# Regularized horseshoe prior for latent factor-loadings matrix? (in latent factor analysis)

Hi, I found there were various discussions on prior selections like this, but I could not find a clear answer about it, especially related to horseshoe prior for latent factor analysis.

The main reason that I am looking for this is to find a substitute for Bhattacharya & D. B. Dunson, 2011 to implement in Stan.

Piironen & Vehtari, 2017 was very helpful, but I got stuck expanding the regularized horseshoe prior to a prior for factor-loadings matrix.

For example, a simple latent factor model can be described as

\mathbf{y_i} = \mathbf{ \Lambda} \mathbf{\eta_i} + \mathbf{\epsilon_i}, \: \mathbf{\epsilon_i} \sim N_p(0, \mathbf{\Sigma})

where \mathbf{y_i} =[y_{i1}, ..., y_{ip}]^T, \mathbf{\eta_i} is a vector with k latent factors, \mathbf{ \Lambda} is p x k factor loadings matrix, and \mathbf{\Sigma} = diag(\sigma_1^2, ..., \sigma_p^2).

My plan was to combine multiple vectors generated from horseshoe function (implemented in brms)

functions {
vector horseshoe(vector zb, vector[] local, real[] global,
real scale_global, real c2) {
int K = rows(zb);
vector[K] lambda = local[1] .* sqrt(local[2]);
vector[K] lambda2 = square(lambda);
real tau = global[1] * sqrt(global[2]) * scale_global;
vector[K] lambda_tilde = sqrt(c2 * lambda2 ./ (c2 + tau^2 * lambda2));
return zb .* lambda_tilde * tau;
}


in a column-wise fashion like this (dimension of sigma is not appropriate here).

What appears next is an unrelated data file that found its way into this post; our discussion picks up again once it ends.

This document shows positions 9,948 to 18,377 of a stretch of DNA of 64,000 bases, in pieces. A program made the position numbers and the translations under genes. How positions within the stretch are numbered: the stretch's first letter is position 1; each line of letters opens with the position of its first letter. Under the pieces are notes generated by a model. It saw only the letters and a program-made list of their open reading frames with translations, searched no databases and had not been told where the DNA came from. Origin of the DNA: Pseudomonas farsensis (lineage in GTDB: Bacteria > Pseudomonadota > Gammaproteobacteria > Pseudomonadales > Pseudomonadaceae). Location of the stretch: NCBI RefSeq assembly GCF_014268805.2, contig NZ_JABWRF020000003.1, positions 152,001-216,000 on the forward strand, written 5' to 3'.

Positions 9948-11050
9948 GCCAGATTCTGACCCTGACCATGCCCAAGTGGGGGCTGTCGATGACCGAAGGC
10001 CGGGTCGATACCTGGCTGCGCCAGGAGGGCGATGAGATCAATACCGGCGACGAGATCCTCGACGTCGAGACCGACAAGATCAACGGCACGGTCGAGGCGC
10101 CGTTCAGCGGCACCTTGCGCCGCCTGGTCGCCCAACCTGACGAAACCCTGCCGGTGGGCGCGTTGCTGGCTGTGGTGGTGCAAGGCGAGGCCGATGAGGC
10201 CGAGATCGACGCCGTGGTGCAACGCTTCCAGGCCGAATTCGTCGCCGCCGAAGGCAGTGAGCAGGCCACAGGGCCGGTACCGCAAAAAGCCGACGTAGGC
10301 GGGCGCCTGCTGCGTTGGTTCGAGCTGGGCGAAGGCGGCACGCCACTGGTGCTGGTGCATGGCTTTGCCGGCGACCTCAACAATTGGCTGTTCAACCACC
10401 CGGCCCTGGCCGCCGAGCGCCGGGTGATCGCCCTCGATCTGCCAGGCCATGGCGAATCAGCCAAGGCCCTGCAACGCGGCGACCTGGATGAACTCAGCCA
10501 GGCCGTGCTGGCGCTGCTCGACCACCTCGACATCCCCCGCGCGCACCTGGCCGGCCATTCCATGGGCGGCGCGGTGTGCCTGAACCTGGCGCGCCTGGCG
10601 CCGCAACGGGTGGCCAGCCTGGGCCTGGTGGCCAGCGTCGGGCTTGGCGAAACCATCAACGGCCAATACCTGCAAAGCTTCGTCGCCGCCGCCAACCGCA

for (k in 1:K){
factor_loading[:,k] = horseshoe(zb[k], hs_local1[k], hs_local2[k], hs_global1[k], hs_global2[k], hs_scale_global * sigma[k], hs_scale_slab^2 * hs_c2[k]);
}


I am wondering,
1. Is it valid to do so to generate a factor-loadings matrix?
2. In this case, how can I deal with sigma, which is now a vector, when calculating tau?

Hi!

I did not find a solution, and I abandonned the idea, I’m good with a limited number of factors. The thought I had about it :

By implementing such a prior, we remove the constraints on the loading matrix that make it identifiable (basically upper diag zero loadings and positive diagonal). I read some articles in which they relaxed a little bit these constraints, but I did not find these really interesting.

I have the strong feeling that pushing loadings toward zero in a unsupervized way would lead to non identifiable model : multiple loading matrix with different combinations of zero would be equivalent without constraints. In the Bhattacharya and Dunson paper, the higher the index of a loading column was, the higher it was shrinked.